After a surreal lecture on telling allied parachutists from German ones, the platoon is ordered to pick up a stranded U-boot's crew. Wilson feels live hand-grenades are too dangerous for his hot-head...
A bomb hits the gasworks where Godfrey and Walker are on duty and the platoon and Hodges go to rescue them from a small room in which Godfrey is asleep. Jones, who is in an outer chamber, slams the ...
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Harry H. Corbett,
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In WW2 France, Rene Artois runs a small café where Resistance fighters, Gestapo men, German Army officers and escaped Allied POWs interact daily, ignorant of one another's true identity or presence, exasperating Rene.
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The Fred Tomlinson Singers
Three old men from Yorkshire who have never grown up face the trials of their fellow town citizens and everyday life and stay young by reminiscing about the days of their youth and attempting feats not common to the elderly.
Popular BBC comedy series set in the fictional south coast seaside town of Walmington-On-Sea during World War 2. Alternating moments of gentle character comedy with broad slapstick, it recounts the misadventures of the local voluntary defence force (or 'Home Guard') consisting of men too old or 'unfit' for military service. They are led by the pompous Mainwaring, manager of the local bank, and consist of the suave, mild-mannered Sergeant Wilson , Lance-Corporal Jones, the town's butcher and an old soldier prone to hysteria, cockney spiv Walker, dour Scots undertaker Frazer, gentle, elderly and incontinent Godfrey and dim-witted mummy's boy, Pike, whose mother is 'friendly' with Wilson. They are based in the Church hall where there is much friction between Mainwaring, the effeminate Vicar, his creeping Verger and ARP Warden Hodges (the grocer) who calls Mainwaring 'Napoleon' and strongly dislikes him. The 80 episodes (the last 68 made in colour) have been frequently repeated, many are ... Written by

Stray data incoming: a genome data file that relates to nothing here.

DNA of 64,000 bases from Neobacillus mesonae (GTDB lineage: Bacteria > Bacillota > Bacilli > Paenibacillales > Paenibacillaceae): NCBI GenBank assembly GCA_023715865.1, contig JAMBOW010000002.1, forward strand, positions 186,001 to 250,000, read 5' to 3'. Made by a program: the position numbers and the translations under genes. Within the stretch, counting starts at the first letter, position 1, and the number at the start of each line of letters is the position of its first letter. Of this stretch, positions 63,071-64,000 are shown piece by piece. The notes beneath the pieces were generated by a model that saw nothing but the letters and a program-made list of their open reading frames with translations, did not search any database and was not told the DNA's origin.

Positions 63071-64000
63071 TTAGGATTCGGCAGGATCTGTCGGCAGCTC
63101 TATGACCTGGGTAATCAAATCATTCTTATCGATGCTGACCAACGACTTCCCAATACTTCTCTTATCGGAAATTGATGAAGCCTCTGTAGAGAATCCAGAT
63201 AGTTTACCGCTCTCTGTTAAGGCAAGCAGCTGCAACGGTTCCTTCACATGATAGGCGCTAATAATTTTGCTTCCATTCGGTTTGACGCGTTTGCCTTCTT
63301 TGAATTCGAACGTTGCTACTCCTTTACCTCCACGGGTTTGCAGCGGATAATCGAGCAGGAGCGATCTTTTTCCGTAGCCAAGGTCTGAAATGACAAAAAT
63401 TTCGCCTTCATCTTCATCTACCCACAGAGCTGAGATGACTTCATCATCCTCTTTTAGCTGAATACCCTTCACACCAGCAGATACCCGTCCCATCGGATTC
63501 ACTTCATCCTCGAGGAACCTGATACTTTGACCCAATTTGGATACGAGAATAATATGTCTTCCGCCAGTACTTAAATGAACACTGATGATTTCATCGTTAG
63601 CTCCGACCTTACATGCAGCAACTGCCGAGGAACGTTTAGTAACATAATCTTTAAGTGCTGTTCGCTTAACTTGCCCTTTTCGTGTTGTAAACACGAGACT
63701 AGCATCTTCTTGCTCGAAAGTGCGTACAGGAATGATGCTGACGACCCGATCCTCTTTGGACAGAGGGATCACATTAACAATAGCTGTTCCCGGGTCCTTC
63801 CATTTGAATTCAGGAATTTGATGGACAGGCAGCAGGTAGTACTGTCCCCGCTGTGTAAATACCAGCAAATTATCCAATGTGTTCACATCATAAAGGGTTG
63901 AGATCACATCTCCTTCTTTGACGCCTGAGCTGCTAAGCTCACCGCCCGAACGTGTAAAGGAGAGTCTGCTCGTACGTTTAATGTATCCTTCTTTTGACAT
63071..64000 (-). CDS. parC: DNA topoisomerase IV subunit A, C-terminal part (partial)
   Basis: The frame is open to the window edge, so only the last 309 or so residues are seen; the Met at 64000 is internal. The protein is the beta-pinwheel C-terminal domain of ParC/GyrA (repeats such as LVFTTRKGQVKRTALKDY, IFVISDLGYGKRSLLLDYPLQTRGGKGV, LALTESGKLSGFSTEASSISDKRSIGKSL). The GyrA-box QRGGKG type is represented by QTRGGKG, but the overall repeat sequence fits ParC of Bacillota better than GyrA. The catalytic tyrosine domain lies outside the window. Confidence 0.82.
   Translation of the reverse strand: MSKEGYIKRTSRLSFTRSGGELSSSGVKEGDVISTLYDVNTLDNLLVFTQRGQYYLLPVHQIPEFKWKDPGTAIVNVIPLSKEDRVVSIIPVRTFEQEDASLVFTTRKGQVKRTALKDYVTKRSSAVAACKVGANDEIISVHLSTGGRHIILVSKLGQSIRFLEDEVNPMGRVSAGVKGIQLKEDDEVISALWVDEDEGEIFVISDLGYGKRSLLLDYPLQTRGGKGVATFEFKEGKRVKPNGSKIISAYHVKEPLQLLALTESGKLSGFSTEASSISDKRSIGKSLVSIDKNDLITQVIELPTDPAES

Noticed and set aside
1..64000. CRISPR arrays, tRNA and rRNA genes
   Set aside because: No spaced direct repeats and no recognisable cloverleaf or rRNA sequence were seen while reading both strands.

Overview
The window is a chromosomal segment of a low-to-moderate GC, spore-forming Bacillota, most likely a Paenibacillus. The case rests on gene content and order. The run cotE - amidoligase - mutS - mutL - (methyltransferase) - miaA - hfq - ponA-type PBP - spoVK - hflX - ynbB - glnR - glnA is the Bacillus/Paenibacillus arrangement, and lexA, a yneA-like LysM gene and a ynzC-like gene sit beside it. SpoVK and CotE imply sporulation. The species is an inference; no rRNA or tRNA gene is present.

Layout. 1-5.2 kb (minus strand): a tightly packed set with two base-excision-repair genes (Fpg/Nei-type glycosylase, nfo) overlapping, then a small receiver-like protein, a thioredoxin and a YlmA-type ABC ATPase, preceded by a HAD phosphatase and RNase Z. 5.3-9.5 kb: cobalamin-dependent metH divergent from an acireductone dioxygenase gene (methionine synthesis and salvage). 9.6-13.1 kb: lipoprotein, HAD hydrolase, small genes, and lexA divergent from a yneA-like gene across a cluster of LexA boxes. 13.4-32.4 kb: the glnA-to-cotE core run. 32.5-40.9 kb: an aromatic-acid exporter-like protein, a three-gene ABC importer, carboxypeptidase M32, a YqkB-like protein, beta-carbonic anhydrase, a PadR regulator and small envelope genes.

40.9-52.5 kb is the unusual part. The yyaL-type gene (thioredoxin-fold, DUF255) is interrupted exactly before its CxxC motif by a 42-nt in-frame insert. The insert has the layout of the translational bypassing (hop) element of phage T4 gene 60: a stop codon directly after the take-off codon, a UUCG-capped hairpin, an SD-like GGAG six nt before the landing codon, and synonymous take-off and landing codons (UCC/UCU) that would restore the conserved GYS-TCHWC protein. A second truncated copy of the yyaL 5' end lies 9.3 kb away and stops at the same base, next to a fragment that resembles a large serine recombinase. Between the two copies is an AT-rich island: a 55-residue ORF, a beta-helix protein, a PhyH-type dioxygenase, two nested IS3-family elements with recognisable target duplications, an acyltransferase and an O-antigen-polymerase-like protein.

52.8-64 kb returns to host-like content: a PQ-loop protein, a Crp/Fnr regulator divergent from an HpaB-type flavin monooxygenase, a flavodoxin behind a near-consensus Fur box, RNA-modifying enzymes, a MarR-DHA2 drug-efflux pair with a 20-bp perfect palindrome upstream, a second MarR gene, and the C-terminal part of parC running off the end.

Allen Dace <email@example.com>
Throughout the series LCPL Jones is the only member of the platoon to wear medal ribbons on his uniform. Frazer, Wilson, and Godfrey (and possibly others) all saw service in WWI and would have medals and ribbons, and would most likely have worn them proudly as well. See more »
[They are telling off a cheeky young boy]
Ere. I know him. He's a cheeky little monkey. He comes into my shop when it's full of persons and shouts out, "Sainsbury's."
Yeah. And he runs into our bank and shouts out, "National Provincial."
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When I first saw "Dad's Army" on BBC Prime I thought that this is really corny one and since it was going on and on with only few laughs I gave up. Then after few weeks when I put BBC Prime again it was "Dad's Army" again, same episodes and again it wasn't as funny as other British comedy series, so again I gave up.
But lately I've seen the whole series from the beginning (since black & white episodes) and this time it all finally began to make sense. Finally I've seen the light and what kind of approach you need to like this series - usually it isn't LOL-funny, but with more subtle kind of humor. After seeing the whole series even the episodes I've seen before and didn't like make sense and I know what was funny about it.
Now I can say that "Dad's Army" is really great series with wonderful ideas, great cast and leaves something within you - now when I watch some films with people in uniforms I usually expect to hear "do you think it's wise", "stupid boy", "they don't like up them" or "permission to worry you, sir".
A really "must see" kind of TV history!
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